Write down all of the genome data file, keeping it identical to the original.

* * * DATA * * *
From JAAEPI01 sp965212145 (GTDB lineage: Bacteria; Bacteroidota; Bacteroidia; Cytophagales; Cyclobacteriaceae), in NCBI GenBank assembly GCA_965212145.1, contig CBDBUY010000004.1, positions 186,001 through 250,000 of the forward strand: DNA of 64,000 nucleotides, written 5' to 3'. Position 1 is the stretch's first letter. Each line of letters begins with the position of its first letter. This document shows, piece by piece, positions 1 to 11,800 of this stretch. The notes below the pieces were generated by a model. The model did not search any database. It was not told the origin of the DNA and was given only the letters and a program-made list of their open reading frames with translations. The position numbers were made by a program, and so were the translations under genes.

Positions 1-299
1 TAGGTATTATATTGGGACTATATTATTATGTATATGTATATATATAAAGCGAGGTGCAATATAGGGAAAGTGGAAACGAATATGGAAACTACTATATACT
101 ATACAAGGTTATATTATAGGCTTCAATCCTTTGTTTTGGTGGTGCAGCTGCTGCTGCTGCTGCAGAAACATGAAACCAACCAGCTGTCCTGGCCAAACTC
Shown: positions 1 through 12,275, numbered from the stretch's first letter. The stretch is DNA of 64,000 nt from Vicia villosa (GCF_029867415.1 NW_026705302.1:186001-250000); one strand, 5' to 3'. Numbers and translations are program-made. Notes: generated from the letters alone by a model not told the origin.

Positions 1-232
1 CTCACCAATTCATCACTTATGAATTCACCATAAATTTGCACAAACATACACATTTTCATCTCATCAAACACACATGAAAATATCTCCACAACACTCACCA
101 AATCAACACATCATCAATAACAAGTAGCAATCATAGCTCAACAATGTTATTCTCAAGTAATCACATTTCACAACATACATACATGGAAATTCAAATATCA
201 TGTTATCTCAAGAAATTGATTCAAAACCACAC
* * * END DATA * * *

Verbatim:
From JAAEPI01 sp965212145 (GTDB lineage: Bacteria; Bacteroidota; Bacteroidia; Cytophagales; Cyclobacteriaceae), in NCBI GenBank assembly GCA_965212145.1, contig CBDBUY010000004.1, positions 186,001 through 250,000 of the forward strand: DNA of 64,000 nucleotides, written 5' to 3'. Position 1 is the stretch's first letter. Each line of letters begins with the position of its first letter. This document shows, piece by piece, positions 1 to 11,800 of this stretch. The notes below the pieces were generated by a model. The model did not search any database. It was not told the origin of the DNA and was given only the letters and a program-made list of their open reading frames with translations. The position numbers were made by a program, and so were the translations under genes.

Positions 1-299
1 TAGGTATTATATTGGGACTATATTATTATGTATATGTATATATATAAAGCGAGGTGCAATATAGGGAAAGTGGAAACGAATATGGAAACTACTATATACT
101 ATACAAGGTTATATTATAGGCTTCAATCCTTTGTTTTGGTGGTGCAGCTGCTGCTGCTGCTGCAGAAACATGAAACCAACCAGCTGTCCTGGCCAAACTC
Shown: positions 1 through 12,275, numbered from the stretch's first letter. The stretch is DNA of 64,000 nt from Vicia villosa (GCF_029867415.1 NW_026705302.1:186001-250000); one strand, 5' to 3'. Numbers and translations are program-made. Notes: generated from the letters alone by a model not told the origin.

Positions 1-232
1 CTCACCAATTCATCACTTATGAATTCACCATAAATTTGCACAAACATACACATTTTCATCTCATCAAACACACATGAAAATATCTCCACAACACTCACCA
101 AATCAACACATCATCAATAACAAGTAGCAATCATAGCTCAACAATGTTATTCTCAAGTAATCACATTTCACAACATACATACATGGAAATTCAAATATCA
201 TGTTATCTCAAGAAATTGATTCAAAACCACAC